by Kathie Smith Retrospective

A Man’s Flower Road | Sion Sono

August 4, 2016
A Man's Flower Road

With the clarity of hindsight to our advantage, it’s easy to claim Sion Sono’s 8mm debut feature film to be a work of mad genius. A Man’s Flower Road (or perhaps more appropriately, “A Man’s Hanamichi,” which refers to a stage used in kabuki theater) not only contains all the chaotic, demanding, and idiosyncratic signifiers that would become trademarks of this hard to define director, but it also gestures toward his influences with more transparency than does Sono’s later work. Situated somewhere between experimental performance and home movie, the film shares the mania of Gakuryu (a.k.a. Sogo) Ishii’s early films, and the analytical rebellion of Nagisa Oshima’s late ’60s work—a la Burst City and Diary of a Shinjuku Thief—an awkward thematic marriage that Sono would exploit in later films and that audiences would struggle to reconcile, especially with regard to the generous doses of violence. Distinctly bifurcated, A Man’s Flower Road opens with an explosion of lo-fi energy and an undefined foot chase, as the lead character (played by Sono) gleefully runs, fights, and provokes a group of men that oscillate between friend and foe. With grainy, hand-held camerawork, a dissonant soundtrack, guerrilla filmmaking signifiers, public defecation, and destruction of private property, the film’s first act is a study in anarchy as art, taking us from a brawl to a demonstration to an encounter with a gang of kappa, plus plenty of other non sequiturs in between.

Sheds light on the devil-may-care spark that ignited the career of one of the most unconventional filmmakers working today.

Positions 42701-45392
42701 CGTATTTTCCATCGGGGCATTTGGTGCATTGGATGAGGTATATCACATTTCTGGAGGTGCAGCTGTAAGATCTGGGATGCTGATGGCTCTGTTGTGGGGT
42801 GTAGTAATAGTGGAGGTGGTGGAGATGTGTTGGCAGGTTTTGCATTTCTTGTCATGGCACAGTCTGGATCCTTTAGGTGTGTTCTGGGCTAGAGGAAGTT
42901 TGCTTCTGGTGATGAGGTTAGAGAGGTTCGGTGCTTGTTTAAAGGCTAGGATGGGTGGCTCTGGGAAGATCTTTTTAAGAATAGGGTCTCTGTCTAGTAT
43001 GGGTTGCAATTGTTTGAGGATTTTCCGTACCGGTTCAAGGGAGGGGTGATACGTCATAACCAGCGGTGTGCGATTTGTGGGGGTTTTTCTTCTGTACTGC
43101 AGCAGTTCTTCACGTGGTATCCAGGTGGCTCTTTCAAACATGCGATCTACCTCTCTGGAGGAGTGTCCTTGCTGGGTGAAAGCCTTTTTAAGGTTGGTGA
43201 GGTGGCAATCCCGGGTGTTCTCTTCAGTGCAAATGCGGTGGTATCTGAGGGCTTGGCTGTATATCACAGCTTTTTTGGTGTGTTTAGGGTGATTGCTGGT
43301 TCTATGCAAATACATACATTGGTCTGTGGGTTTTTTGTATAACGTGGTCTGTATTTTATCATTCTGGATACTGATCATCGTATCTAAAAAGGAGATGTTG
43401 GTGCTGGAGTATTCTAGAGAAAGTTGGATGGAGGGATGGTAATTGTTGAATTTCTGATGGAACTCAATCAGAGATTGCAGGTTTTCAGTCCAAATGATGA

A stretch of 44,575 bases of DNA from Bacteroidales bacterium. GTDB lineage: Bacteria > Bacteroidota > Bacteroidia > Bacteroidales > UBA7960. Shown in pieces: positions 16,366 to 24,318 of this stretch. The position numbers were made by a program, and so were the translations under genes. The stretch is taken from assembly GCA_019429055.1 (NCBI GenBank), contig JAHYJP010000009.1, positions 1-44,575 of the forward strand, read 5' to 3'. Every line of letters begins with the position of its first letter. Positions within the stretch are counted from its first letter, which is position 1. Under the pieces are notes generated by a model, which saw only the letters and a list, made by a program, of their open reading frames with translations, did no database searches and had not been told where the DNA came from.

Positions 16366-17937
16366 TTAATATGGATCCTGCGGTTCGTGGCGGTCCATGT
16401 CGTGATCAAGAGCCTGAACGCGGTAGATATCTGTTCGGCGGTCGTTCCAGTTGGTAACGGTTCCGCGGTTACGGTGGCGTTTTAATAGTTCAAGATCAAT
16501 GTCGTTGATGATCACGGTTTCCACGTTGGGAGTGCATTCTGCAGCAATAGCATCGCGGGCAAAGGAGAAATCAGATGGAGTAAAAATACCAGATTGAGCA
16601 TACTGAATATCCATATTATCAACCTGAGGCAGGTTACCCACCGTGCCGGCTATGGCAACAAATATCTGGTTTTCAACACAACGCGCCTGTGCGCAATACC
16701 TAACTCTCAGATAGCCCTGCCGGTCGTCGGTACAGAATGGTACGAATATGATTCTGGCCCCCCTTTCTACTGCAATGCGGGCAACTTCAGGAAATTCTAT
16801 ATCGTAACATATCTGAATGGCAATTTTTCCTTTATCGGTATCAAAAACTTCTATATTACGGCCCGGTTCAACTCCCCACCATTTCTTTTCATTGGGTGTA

And if Part 1 is the carnal catharsis of a young man, then Part 2, “A diagonal line,” flips the script and explores his introspective frustration. A performative home movie, the latter half of A Man’s Flower Road focuses on Sono’s relationship with his parents and his younger sister, as the man navigates his own listlessness and festering ennui—with a finale that includes a methodically laid fuse and the larger-than-life inscription of “life sucks” on the street with a baseball field chalk marker. Sono leans heavily on autobiography and the meager resources available to him. But within those frames, he delivers an uncompromising recital, one from which the rest of his work would easily flow with equal verve and incredible proliferation. Resurrected along with Sono’s short film, I Am Sion Sono!, at this year’s Berlinale, A Man’s Flower Road paints an anomalous portrait of a restless generation through the eyes of a thoughtful and aggressive young man. But perhaps more importantly, it sheds light on the devil-may-care spark that ignited the career of one of the most unconventional filmmakers working today.

Part of Sion Sono: Love Leaves Destruction in Its Wake.

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